FOR IMMEDIATE RELEASE
CONTACT: Lynn Celmer, 630-737-9700, ext. 9364, firstname.lastname@example.org
DARIEN, IL – A new study demonstrates a strong relationship between workplace daylight exposure and office workers’ sleep, activity and quality of life.
Compared to workers in offices without windows, those with windows in the workplace received 173 percent more white light exposure during work hours and slept an average of 46 minutes more per night. There also was a trend for workers in offices with windows to have more physical activity than those without windows. Workers without windows reported poorer scores than their counterparts on quality of life measures related to physical problems and vitality, as well as poorer outcomes on measures of overall sleep quality, sleep efficiency, sleep disturbances and daytime dysfunction.
“The extent to which daylight exposure impacts office workers is remarkable,” said study co-author Ivy Cheung, a doctoral candidate in the Interdepartmental Neuroscience program at Northwestern University in Chicago, Ill.
The research abstract was published recently in an online supplement of the journal SLEEP, and Cheung will present the findings Tuesday, June 4, in Baltimore, Md., at SLEEP 2013, the 27th annual meeting of the Associated Professional Sleep Societies LLC.
The study group comprised 49 day-shift office workers – 27 in windowless workplaces and 22 in workplaces with windows. Health-related quality of life was measured using the Short Form-36 (SF-36), and sleep quality was evaluated with the Pittsburgh Sleep Quality Index (PSQI). Light exposure, activity and sleep were measured by actigraphy in a representative subset of 21 participants – 10 in windowless workplaces and 11 in workplaces with windows.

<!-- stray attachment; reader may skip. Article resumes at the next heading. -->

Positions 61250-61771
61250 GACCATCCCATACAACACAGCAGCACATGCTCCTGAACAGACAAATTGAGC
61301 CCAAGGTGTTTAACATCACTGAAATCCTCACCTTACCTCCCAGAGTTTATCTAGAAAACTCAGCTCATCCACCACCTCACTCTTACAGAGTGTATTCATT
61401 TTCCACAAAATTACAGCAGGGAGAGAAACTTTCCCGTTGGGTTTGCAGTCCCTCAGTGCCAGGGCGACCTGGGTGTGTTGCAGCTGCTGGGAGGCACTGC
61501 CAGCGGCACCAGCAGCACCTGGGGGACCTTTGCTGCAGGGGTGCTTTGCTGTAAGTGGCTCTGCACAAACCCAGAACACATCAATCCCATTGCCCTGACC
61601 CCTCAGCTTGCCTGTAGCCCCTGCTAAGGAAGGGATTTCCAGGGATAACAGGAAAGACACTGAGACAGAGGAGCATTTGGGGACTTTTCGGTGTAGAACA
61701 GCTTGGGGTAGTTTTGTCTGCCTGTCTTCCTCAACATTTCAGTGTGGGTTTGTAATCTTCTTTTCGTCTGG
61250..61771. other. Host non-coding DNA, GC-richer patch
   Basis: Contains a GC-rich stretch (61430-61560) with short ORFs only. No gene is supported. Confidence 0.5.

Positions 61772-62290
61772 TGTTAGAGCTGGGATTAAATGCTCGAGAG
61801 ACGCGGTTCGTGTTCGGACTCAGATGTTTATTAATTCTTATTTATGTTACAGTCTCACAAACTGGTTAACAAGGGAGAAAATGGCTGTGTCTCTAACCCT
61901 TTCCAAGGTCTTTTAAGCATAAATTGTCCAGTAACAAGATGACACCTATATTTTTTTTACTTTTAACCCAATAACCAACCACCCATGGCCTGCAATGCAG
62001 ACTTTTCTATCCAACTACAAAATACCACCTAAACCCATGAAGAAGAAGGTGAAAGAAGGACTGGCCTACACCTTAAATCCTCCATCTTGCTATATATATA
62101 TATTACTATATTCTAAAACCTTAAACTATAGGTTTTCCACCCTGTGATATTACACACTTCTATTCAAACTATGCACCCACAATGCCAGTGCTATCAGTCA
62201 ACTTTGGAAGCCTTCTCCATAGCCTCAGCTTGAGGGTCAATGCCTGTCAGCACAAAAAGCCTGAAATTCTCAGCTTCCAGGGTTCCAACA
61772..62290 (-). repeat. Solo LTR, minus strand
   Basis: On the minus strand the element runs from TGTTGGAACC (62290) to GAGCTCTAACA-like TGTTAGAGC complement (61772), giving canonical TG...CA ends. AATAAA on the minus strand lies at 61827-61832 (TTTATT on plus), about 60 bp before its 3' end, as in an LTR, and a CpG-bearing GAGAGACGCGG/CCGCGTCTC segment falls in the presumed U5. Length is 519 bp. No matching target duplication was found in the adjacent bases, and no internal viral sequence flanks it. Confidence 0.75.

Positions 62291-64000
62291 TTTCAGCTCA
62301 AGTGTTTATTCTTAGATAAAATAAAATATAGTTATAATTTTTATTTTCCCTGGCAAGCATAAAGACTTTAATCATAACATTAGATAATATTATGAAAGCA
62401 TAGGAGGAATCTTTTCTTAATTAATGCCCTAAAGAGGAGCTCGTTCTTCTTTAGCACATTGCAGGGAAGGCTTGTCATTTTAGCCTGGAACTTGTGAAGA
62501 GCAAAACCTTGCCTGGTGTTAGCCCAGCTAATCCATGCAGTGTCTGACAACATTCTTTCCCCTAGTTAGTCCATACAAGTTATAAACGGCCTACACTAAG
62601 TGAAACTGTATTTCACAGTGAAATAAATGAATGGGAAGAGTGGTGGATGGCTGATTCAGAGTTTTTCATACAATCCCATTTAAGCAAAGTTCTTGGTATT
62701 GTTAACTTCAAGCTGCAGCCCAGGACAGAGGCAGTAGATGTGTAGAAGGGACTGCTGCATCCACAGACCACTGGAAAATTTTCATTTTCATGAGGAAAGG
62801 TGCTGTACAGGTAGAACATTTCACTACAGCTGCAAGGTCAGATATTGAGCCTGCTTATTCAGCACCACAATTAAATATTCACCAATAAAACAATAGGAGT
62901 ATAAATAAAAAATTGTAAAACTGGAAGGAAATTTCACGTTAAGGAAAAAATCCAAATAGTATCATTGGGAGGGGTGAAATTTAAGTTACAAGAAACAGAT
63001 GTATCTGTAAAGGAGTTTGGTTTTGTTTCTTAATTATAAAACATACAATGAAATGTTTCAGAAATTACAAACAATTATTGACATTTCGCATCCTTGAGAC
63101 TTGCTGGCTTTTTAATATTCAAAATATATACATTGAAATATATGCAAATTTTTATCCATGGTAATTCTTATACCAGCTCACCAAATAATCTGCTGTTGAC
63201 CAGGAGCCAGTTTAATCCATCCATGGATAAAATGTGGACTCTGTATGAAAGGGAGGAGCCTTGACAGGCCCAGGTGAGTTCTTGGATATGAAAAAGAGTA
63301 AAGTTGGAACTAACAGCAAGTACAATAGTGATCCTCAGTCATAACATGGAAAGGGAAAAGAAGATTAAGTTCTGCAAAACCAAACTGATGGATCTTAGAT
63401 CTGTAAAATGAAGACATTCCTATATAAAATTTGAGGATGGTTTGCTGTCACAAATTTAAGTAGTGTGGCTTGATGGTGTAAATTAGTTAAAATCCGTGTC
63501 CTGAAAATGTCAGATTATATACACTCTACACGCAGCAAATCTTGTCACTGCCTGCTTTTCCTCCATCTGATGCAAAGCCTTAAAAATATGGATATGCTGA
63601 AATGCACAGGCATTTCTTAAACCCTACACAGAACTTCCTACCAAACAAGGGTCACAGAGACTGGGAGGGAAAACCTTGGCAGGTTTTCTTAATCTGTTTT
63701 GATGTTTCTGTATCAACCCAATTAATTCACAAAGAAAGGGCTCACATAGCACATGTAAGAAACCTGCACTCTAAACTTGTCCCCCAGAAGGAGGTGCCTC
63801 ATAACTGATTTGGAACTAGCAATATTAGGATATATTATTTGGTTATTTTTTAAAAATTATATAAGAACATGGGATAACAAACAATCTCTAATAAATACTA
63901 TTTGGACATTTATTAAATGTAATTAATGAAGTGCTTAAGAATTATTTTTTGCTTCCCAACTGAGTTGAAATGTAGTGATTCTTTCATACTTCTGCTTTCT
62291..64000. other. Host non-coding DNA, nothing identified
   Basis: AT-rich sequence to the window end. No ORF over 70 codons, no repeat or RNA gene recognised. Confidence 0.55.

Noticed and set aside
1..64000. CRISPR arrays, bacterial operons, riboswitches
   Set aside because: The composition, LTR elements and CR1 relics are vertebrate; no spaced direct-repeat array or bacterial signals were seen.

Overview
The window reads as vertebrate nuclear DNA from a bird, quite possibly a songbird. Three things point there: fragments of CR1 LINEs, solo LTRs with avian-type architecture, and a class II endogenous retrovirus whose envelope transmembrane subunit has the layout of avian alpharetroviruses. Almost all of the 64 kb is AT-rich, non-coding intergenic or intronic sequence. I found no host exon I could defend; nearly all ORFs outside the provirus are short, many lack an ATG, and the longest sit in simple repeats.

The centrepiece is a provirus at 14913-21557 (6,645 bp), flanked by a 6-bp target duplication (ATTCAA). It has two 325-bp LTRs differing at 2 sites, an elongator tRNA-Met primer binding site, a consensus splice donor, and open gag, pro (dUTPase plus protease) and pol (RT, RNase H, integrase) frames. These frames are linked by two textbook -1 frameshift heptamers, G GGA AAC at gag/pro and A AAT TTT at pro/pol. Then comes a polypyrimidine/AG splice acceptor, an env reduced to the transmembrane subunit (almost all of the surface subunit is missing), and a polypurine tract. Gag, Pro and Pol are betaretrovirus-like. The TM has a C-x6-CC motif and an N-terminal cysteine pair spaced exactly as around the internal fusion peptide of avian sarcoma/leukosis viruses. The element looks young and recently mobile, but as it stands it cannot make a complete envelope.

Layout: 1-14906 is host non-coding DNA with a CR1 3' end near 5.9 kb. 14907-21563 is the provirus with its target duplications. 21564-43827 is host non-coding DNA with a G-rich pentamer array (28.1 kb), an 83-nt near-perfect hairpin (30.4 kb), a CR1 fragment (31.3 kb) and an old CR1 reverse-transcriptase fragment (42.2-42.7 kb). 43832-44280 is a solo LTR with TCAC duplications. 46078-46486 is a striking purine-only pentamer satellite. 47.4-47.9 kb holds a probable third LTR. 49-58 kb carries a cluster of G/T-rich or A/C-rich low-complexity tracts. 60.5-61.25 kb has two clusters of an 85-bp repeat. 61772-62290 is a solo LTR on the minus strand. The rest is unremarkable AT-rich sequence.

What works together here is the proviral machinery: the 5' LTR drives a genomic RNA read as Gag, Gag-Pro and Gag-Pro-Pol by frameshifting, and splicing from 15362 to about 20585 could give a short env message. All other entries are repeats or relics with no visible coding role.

According to the authors, the architectural design of office environments should take into consideration how natural daylight exposure may contribute to employee wellness.
“Day-shift office workers’ quality of life and sleep may be improved via emphasis on light exposure and lighting levels in current offices as well as in the design of future offices,” said Cheung.
For a copy of the abstract, “Impact of workplace daylight exposure on sleep, physical activity, and quality of life,”or to arrange an interview with Ms. Cheung or an AASM spokesperson, please contact AASM Communications Coordinator Lynn Celmer at 630-737-9700, ext. 9364, or email@example.com.
A joint venture of the American Academy of Sleep Medicine and the Sleep Research Society, the annual SLEEP meeting brings together an international body of more than 5,500 leading clinicians and scientists in the fields of sleep medicine and sleep research. At SLEEP 2013 (www.sleepmeeting.org) more than 1,300 research abstract presentations will showcase new findings that contribute to the understanding of sleep and the effective diagnosis and treatment of sleep disorders such as insomnia, narcolepsy and sleep apnea.
The American Academy of Sleep Medicine considers sleep disorders an illness that has reached epidemic proportions. Board-certified sleep medicine physicians in an AASM-accredited sleep center provide effective treatment. AASM encourages patients to talk to their doctors about sleep problems or visit www.sleepeducation.com for a searchable directory of sleep centers.